Brian’s story

3rd June 2021

I am 68 years old, and spent most of my working life as a newsagent, and then as a pest control technician.

My wife and I first became aware of Doorstep Library through the Chiswick Book Festival and we agreed that we would like to volunteer once we had retired from full-time work. We both retired in 2016, and after holidays to visit children living abroad, we completed our training and joined projects in 2017. I am still volunteering each week at the Mozart project, visiting children and families in the Queens Park area.

I have always believed that learning to read was one of the most important skills to acquire as early as possible, along with learning to tie your own shoes! My mum was an avid reader and she passed that love of books on to me, encouraging me to use our local library, which although only small, provided my first experience of independence, being allowed to go there on my own from the age of 8 or 9. I quickly appreciated the freedom of being able to entertain and amuse myself just by simply reading a book

It was this feeling, encouraged by my mum, and subsequently passed on to my children and grandchildren that made me so keen to volunteer for Doorstep Library. Here was an opportunity to pass on this love of reading to another generation.

The families I regularly visit have all been in the UK for some years and there are no language barriers restricting our mutual understanding. However, when I’ve ‘’ stood-in’’ on other projects, more recent arrivals to the UK have made me realise that in some cases as the children improve their spoken and written English, they in turn help to pass this on to their parents. An excellent example of Doorstep Library providing a real benefit to more than one generation.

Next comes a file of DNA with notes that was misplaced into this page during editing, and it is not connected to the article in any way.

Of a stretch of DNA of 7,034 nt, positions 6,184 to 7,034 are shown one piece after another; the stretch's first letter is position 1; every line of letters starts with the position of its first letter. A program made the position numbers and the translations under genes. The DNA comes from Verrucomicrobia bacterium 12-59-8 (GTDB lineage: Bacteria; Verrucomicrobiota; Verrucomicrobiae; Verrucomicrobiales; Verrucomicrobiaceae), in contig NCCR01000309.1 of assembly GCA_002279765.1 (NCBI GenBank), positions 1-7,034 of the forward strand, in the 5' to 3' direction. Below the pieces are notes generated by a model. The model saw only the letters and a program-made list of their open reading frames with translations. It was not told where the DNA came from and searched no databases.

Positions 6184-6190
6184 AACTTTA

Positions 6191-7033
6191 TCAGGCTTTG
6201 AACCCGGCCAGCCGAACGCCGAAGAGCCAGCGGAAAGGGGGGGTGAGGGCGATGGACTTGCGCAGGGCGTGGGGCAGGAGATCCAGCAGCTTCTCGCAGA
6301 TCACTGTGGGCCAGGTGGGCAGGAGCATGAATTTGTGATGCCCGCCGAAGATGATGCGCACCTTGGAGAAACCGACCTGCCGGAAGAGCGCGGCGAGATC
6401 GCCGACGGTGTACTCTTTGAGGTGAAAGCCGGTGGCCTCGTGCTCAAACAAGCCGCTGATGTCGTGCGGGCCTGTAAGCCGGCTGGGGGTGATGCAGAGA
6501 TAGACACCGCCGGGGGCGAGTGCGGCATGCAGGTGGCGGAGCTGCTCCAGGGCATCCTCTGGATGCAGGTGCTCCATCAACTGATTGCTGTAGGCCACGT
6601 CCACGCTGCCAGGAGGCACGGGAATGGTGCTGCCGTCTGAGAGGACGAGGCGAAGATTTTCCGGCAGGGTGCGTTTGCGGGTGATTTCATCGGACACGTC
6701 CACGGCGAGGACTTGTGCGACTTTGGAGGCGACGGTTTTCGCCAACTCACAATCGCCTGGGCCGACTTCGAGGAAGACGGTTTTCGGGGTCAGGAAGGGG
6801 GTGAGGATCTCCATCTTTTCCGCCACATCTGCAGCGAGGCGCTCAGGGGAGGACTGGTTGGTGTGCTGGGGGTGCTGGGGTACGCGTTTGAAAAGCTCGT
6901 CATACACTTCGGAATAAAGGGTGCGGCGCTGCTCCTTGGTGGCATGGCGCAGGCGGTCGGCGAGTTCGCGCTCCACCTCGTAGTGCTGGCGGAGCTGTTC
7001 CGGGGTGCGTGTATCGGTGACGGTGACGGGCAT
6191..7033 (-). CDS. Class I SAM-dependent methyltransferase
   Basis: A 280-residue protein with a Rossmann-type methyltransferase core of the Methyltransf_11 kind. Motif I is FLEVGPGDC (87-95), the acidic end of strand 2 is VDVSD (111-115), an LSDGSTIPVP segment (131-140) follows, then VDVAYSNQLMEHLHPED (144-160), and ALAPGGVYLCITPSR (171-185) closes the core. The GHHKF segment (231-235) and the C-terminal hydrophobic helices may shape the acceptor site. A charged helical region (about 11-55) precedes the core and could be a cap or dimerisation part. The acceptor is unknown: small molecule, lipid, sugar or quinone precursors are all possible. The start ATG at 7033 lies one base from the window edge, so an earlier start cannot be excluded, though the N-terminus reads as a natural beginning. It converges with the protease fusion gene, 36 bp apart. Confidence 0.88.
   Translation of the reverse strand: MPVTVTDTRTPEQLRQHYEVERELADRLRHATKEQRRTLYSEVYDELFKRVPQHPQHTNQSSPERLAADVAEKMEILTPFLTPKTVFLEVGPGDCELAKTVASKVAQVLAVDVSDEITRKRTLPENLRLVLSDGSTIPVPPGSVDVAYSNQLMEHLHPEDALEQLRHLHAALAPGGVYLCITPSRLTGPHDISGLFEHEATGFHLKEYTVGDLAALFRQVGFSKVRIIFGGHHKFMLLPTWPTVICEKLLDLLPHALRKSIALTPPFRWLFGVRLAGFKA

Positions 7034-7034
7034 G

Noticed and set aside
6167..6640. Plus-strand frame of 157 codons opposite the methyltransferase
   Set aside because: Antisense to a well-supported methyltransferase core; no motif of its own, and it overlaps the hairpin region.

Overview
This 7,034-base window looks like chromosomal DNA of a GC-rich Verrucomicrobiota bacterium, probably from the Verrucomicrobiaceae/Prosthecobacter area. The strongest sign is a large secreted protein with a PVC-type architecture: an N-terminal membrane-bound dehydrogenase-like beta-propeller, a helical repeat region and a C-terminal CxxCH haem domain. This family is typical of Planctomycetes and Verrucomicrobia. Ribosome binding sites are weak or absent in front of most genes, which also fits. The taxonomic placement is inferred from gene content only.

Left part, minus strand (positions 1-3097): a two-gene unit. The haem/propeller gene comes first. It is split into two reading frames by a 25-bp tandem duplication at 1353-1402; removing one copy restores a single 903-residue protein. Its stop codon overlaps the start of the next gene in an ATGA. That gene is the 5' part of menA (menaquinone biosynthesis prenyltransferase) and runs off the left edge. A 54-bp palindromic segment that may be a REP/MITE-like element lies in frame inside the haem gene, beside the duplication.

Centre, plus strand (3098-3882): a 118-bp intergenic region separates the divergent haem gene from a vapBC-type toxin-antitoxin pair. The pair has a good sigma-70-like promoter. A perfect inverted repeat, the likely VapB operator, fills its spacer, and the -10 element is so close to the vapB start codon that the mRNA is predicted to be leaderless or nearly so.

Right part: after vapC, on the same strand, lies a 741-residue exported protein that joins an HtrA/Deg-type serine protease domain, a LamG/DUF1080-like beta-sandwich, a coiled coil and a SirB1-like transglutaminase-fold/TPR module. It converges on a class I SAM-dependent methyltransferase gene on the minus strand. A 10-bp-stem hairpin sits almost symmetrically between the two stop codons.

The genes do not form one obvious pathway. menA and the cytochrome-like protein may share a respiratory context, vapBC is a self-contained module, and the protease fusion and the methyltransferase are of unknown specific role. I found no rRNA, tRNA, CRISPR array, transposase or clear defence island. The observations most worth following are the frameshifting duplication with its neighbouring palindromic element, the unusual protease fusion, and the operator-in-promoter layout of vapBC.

I have found that volunteering with Doorstep Library has not simply been a question of what I can do for the children and families, but also what they have done for me. My fond memories of reading with my children, and then my grandchildren, are very vivid, but becoming ever more distant. I have been very grateful to rediscover this pleasure with today’s children, and find so little has changed- to see their excited faces as stories unfold, share and if necessary, explain humour and clever wordplay, and to recognise the mutual pleasure of improving their knowledge, understanding and awareness of their environment. I have come to realise that in many cases our visits also provide valued contact for and with the parents. We can help to explain some of the vagaries of the British character and our systems, and offer some reassurance.

For me, volunteering with Doorstep Library has provided an opportunity to meet people originating from different parts of the world, to discover their stories and customs, and to appreciate that as we get older, we need to keep an open mind and be prepared to possibly revise long-held views – never too old to learn.

I am so pleased to be a volunteer for Doorstep Library and would enthusiastically recommend it to ‘older’ volunteers. It has helped me to feel in contact with younger generations, and rather than accentuating any differences, has confirmed how much we share.